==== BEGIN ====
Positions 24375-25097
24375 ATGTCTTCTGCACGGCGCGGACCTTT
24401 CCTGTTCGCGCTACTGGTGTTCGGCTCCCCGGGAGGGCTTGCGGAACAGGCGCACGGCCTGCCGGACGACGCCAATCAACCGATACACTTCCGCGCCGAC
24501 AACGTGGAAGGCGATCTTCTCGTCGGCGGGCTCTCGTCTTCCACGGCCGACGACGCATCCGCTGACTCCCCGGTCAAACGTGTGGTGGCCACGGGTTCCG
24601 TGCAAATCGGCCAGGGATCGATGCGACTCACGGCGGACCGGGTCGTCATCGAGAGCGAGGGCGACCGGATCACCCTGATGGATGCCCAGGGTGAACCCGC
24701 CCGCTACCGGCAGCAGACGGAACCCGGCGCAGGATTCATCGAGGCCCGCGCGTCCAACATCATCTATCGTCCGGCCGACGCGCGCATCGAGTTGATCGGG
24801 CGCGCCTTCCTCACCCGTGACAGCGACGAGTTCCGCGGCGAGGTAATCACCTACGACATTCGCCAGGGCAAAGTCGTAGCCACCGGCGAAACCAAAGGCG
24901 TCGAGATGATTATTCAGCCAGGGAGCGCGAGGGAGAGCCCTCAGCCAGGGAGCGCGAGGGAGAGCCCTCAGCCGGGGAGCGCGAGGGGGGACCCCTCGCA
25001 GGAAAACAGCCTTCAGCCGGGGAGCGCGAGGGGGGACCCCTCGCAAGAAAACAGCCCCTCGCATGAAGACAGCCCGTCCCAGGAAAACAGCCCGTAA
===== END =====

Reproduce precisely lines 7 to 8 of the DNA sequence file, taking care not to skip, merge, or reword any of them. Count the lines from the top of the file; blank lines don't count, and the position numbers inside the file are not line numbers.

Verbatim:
24801 CGCGCCTTCCTCACCCGTGACAGCGACGAGTTCCGCGGCGAGGTAATCACCTACGACATTCGCCAGGGCAAAGTCGTAGCCACCGGCGAAACCAAAGGCG
24901 TCGAGATGATTATTCAGCCAGGGAGCGCGAGGGAGAGCCCTCAGCCAGGGAGCGCGAGGGAGAGCCCTCAGCCGGGGAGCGCGAGGGGGGACCCCTCGCA